CAPS Town Hall presents: Jae Sevelius, PhD Psychedelic-Assisted Psychotherapy and Research

A Brief Trip through the Past, Present, and Future

550 16th St., 3rd Floor, Room 3700
San Francisco, CA 94143
United States

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Psychedelic-assisted psychotherapy involves the ingestion of a psychedelic drug, such as LSD, psilocybin (the active ingredient in “magic mushrooms”), or MDMA (the active ingredient in “ecstasy”) in a safe and controlled environment with trained clinicians. Investigation into the therapeutic benefit of psychedelic substances began in the 1950s and ‘60s but since this research was terminated, most psychedelic substances have been classified as “drugs of abuse” with no recognized medical value. Recently, scientists have revived this line of research through controlled clinical studies to assess the basic psychopharmacological properties and therapeutic efficacy of psychedelics as adjuncts to existing psychotherapeutic approaches. Psychedelic-assisted therapy has shown promise as a treatment for alcohol dependence, nicotine dependence, anxiety related to a terminal illness, chronic PTSD, obsessive-compulsive disorder, treatment-resistant depression, and social anxiety related to autism, among other potential applications. This presentation will briefly review the history of psychedelic research, the proposed mechanisms of action, and current investigations, including studies at UCSF and throughout the San Francisco Bay Area.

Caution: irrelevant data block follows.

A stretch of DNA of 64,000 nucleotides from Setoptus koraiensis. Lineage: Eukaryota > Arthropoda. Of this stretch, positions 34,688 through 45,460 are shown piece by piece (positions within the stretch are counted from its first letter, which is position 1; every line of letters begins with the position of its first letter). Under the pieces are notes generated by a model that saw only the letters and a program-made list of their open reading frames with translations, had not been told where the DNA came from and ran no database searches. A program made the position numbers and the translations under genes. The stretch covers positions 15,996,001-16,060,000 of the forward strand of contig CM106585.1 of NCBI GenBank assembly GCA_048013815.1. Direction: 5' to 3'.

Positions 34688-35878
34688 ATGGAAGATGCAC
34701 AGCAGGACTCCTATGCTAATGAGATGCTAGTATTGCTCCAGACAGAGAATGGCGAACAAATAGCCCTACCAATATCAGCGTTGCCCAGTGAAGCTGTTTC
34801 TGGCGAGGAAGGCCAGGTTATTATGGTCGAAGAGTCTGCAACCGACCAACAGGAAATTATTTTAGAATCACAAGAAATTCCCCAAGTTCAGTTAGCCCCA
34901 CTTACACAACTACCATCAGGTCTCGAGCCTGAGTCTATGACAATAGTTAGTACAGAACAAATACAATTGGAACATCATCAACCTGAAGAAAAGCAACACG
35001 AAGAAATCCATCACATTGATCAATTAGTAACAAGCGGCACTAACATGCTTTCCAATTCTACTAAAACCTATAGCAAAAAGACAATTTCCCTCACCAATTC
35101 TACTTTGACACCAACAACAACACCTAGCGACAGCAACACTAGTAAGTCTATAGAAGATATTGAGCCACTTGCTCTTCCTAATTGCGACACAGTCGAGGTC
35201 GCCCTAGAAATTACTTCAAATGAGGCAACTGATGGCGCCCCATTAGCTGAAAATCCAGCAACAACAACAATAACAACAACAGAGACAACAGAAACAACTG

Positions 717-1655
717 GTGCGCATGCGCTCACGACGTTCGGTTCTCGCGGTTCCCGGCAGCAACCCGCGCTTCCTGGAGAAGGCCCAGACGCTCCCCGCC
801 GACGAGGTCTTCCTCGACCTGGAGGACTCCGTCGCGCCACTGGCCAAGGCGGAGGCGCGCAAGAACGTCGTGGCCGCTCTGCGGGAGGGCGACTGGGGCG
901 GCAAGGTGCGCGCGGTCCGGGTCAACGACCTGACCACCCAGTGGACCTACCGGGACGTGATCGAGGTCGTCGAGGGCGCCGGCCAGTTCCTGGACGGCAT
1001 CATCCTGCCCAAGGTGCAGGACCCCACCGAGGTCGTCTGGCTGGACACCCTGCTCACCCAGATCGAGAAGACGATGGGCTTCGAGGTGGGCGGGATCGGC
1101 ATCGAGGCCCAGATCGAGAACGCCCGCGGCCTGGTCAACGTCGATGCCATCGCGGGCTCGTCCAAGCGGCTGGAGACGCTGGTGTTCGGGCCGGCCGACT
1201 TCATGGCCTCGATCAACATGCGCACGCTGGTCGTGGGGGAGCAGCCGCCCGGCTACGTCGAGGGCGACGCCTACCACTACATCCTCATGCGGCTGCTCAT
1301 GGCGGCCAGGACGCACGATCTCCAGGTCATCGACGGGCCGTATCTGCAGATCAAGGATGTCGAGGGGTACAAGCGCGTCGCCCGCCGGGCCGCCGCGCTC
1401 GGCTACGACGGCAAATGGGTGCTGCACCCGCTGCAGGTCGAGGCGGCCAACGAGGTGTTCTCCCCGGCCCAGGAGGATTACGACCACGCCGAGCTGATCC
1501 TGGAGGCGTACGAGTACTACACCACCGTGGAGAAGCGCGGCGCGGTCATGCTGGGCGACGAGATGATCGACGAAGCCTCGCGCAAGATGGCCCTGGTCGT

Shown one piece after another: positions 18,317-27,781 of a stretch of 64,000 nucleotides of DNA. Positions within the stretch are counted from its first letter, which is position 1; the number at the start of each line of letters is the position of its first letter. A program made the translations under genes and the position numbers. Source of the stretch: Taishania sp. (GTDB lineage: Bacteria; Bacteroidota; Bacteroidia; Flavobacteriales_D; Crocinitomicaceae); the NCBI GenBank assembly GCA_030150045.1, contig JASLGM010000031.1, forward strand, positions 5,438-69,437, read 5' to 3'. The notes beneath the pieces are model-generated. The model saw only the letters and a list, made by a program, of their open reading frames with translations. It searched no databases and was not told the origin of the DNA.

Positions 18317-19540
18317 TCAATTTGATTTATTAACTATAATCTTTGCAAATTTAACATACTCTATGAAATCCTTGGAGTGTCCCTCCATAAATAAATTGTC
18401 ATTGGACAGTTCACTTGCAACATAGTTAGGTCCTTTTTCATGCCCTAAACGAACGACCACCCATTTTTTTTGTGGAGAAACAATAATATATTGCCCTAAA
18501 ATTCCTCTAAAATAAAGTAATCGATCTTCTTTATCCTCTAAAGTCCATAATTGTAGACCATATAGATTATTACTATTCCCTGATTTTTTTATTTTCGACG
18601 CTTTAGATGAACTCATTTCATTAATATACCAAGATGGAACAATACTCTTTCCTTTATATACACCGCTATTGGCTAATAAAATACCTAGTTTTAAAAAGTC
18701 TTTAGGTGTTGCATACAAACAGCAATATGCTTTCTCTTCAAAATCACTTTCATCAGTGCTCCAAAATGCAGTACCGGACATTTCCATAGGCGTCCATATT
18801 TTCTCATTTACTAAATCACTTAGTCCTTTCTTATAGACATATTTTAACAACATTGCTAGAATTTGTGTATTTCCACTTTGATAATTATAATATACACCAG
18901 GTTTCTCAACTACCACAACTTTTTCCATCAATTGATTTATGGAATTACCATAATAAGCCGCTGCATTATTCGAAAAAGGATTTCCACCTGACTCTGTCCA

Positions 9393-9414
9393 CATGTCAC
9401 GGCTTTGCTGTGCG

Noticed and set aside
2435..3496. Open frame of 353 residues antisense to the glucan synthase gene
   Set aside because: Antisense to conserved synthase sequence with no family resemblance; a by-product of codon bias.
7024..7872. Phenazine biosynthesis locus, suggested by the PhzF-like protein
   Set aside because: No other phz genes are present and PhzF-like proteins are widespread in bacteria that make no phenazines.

Jae Sevelius, PhD, is Associate Professor in the Department of Medicine, Division of Prevention Science. Dr. Sevelius is a licensed clinical psychologist with an extensive program of community-based research to improve sexual health and well-being among transgender people. Dr. Sevelius also holds a Certificate in Psychedelic-Assisted Therapies and Research from the California Institute of Integral Studies and is a clinician on the UCSF Psilocybin for Long-term AIDS Survivors study.